Revenue generated by service stations offering hydrogen is expected to reach $9 billion by 2036, revealed a study by Information Trends.
The deployment of over 800 hydrogen stations during 2021 shows a dramatic increase from 2020 and the highest number of station deployments in a single year.
China, Japan, and Korea are the nations with the highest number of hydrogen offerings in the Asia-Pacific region, with deployments also on the rise in Australia and New Zealand.
Haani Kambrani, Senior Research Analyst at Information Trends, said the costs of hydrogen stations are declining, while their capabilities are growing.
“There is also a push to supply these stations with ‘green’ hydrogen, i.e., hydrogen produced from clean energy sources such as solar panels and wind turbines. This trend is in line with a global drive for green energy completely free of carbon.”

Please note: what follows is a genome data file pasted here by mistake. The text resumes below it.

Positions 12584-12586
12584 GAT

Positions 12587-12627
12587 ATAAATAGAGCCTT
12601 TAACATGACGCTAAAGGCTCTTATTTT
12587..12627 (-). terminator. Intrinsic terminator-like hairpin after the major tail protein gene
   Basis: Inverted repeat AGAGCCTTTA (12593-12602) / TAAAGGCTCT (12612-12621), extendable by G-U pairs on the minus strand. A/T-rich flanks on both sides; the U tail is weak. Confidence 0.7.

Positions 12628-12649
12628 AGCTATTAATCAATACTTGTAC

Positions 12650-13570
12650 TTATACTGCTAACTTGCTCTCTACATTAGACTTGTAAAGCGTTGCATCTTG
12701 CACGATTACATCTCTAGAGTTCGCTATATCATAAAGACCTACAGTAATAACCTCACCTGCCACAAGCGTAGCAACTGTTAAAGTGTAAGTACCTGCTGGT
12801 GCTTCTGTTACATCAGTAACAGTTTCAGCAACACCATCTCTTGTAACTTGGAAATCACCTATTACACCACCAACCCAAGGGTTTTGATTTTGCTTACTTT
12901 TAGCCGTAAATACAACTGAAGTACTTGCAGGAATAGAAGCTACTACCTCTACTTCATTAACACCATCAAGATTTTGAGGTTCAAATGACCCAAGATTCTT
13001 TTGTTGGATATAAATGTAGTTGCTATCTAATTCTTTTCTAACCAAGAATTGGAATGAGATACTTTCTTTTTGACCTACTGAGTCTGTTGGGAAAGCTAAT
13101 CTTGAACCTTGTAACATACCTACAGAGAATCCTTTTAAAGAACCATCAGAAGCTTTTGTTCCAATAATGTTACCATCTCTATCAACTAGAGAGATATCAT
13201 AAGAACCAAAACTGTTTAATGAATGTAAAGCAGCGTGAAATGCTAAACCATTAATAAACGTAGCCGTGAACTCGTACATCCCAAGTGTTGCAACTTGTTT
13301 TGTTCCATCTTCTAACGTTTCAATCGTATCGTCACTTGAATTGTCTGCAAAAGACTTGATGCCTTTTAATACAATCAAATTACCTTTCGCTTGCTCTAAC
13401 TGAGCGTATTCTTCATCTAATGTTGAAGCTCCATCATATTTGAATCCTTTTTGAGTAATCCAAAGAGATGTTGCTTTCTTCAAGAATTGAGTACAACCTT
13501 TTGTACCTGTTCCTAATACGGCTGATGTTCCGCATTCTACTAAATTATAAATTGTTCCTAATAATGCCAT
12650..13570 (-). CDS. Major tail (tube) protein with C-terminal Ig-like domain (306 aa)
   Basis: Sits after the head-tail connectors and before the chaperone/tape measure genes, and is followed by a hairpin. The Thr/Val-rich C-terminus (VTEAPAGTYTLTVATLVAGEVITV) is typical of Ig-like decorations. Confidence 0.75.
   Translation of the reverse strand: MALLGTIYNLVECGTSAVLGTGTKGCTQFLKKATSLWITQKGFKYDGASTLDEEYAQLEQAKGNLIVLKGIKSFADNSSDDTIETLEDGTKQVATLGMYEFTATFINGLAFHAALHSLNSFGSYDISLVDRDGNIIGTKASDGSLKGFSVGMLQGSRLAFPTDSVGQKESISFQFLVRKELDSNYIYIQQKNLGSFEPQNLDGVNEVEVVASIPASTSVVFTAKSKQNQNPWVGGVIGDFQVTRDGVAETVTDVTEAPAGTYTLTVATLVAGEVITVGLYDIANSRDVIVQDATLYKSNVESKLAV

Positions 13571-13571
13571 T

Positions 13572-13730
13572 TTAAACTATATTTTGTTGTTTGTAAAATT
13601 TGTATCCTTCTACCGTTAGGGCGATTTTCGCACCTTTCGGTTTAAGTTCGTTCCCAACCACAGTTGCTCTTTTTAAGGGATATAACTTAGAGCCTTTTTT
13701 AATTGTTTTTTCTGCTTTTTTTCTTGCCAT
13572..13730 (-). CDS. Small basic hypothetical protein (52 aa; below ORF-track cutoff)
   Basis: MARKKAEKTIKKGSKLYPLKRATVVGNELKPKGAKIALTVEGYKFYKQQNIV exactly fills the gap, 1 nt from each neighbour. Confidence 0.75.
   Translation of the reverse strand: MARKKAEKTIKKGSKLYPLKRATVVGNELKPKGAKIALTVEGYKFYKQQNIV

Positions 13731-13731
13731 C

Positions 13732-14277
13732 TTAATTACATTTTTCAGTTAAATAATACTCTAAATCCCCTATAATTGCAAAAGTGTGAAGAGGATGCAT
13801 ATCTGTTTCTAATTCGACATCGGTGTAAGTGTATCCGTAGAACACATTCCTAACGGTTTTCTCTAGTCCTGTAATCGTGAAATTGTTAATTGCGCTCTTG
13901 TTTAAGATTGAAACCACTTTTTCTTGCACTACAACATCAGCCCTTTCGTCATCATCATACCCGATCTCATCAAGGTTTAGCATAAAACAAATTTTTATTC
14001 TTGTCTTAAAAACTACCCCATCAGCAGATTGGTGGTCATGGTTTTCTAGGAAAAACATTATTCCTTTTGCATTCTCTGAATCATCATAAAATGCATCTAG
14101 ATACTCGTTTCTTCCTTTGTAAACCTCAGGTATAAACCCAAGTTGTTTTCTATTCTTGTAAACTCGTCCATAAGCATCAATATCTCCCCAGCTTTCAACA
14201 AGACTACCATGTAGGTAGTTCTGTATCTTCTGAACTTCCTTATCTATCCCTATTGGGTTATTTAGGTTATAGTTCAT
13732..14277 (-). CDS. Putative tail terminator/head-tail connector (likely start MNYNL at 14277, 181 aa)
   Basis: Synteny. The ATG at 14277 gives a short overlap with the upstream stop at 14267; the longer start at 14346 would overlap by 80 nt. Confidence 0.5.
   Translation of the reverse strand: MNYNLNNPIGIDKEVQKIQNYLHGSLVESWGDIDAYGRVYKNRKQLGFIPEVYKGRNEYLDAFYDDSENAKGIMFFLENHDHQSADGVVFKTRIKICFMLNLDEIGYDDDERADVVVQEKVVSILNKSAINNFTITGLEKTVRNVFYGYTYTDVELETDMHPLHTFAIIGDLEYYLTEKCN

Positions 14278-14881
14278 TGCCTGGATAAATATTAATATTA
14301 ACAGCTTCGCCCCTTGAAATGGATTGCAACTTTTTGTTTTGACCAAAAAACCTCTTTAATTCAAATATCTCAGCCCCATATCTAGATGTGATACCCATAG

The high projected revenue number is a result of a boost of hydrogen cell vehicles entering the market. Hydrogen stations are being deployed not only for passenger vehicles, but also buses, trucks, and forklifts, and in the coming years rail, aircraft, and maritime vessels.
While currently the Australian Federal Governments is providing financial assistance through The Australian Renewable Energy Agency (ARENA) to help build hydrogen stations, such as Viva Energy’s project in Geelong, this study projects that by 2030, the industry in many countries will be self-sufficient and no longer need government intervention.
Leading the transition to hydrogen-based transportation in Europe are Germany, France, and the UK, with Austria and Denmark being amongst the first countries where enough hydrogen stations were deployed to allow an Fuel Cell Vehicle (FCV) to travel across the country.